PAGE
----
It is actually still possible to see vestiges of the starting point of the chariots if you go on the side of Viale Aventino. The last race happened in 549 A.D. but after that the Circus Maximus slowly fell into disuse and decay. Nowadays, it has become a large green space where people go to jog or exercise; concerts and other events are sometimes held there.

Palatine Hill

Rome - Palatine Hill

The Palatine Hill is the most centrally located among the seven famous hills of Rome. It is positioned near the Colosseum, the Circus Maximus and the Roman Forum, and was the home of several emperors. Indeed, Augustus, Cicero and Marcus Antonius all built their palaces on this hill. From the top, it offers visitors a very nice view of the Eternal City.

According to legend, it is on this hill that the twins Romulus and Remus were discovered by their mythical she-wolf mother. It is also on this hill that Romulus decided to found Rome, so Palatine Hill is generally considered as the birthplace of the Roman Empire.

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During the Roman Republic, Palatine Hill became the most popular place to live. In fact, the name “Palatine” is derived from the word “palace” since so many were built. Many chose to live here firstly because it offers a wonderful view of the city and secondly because at the time, people believed there was more pure air here than lower on the hill where laborers worked. They believed that they would get less sick thanks to this pure air.

During the Middle Ages, several churches and convents were also built on the hill. Later, the hill became the property of the cardinal Alessandro Farnese, who had a nice botanical garden constructed upon the ruins.

St. Peter in Chains

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The Basilica Saint Peter in Chains (San Pietro in Vincoli) is located in Rome on the Esquiline Hill, one of the seven hills of Rome. It was built in 430 A.D. under Empress Eudoxia’s orders, who was the wife of Emperor Valentinian III. The goal of building such a basilica was to protect and keep Saint Peter’s chains safe. According to the legend, when Pope Leo I wanted to take the chains to compare them to those in the Mamertime prison, the two chains miraculously fused together and it became impossible to separate one from the other. A convent had also been built next to the basilica but after the Italian Unification it was given to the Sapienza University.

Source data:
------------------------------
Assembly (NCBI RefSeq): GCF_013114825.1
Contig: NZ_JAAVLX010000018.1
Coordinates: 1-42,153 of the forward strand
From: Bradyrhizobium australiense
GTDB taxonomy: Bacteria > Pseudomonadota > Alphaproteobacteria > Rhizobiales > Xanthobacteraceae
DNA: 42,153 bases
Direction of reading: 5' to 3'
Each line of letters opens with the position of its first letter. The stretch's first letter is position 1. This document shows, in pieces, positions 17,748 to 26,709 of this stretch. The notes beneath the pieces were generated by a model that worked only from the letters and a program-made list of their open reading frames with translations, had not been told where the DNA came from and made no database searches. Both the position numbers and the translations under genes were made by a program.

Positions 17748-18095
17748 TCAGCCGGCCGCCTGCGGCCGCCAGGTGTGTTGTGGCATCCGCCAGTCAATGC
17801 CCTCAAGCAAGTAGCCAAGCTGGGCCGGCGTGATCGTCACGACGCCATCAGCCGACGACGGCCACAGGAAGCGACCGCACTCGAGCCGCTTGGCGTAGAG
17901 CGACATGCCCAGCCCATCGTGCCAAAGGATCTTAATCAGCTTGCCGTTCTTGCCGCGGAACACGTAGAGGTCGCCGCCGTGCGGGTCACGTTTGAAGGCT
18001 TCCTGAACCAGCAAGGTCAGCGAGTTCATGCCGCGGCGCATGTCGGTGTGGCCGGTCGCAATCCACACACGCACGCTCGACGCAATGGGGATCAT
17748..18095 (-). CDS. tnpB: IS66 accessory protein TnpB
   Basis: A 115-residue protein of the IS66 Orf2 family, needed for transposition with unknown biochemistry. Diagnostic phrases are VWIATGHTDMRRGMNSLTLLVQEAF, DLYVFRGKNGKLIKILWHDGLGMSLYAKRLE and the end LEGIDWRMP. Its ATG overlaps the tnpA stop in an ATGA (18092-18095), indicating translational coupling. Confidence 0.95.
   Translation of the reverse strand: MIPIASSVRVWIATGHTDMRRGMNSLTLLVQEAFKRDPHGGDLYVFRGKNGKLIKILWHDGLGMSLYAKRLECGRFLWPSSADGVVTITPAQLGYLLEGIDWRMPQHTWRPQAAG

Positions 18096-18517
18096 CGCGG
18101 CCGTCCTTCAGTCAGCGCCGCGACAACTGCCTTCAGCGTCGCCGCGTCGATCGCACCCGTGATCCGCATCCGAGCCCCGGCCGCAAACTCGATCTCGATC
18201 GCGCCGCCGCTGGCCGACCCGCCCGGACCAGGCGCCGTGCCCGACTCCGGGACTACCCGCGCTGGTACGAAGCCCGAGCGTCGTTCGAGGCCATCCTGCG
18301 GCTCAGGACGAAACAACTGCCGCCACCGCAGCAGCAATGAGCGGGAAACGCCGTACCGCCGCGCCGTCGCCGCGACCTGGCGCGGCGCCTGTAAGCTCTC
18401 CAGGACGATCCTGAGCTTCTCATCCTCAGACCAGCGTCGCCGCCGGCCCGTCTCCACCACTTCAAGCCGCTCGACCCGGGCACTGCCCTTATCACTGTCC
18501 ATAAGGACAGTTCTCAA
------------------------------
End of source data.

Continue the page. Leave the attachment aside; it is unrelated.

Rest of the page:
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The basilica has undergone several renovations since its completion but its current aspect is due to the renovations made by the Pope Julius I in 1503. What made the basilica famous however is the tomb of Pope Julius II. Pope Julius died on February 21st 1513 but his tomb was not finished until a century later. The large structure was made by Michelangelo and is considered as one of the artist’s masterpieces. The initial plan was to build a three-level structure with 40 statues inside of Saint Peter’s Basilica but to Michelangelo’s dismay, the Pope abandoned the project. Michelangelo had many other projects at the time and his contract changed so he never had the chance to complete the full project.

The central statue represents Moses, his fingers stroking his beard as he holds the Tablets of God’s Law under his right arm. He is depicted with horns, which is the traditional representation of people who have been touched by God. The statues either side of Moses, which represent Leah and Rachel, have also been made by Michelangelo while the other statues were realized by his students.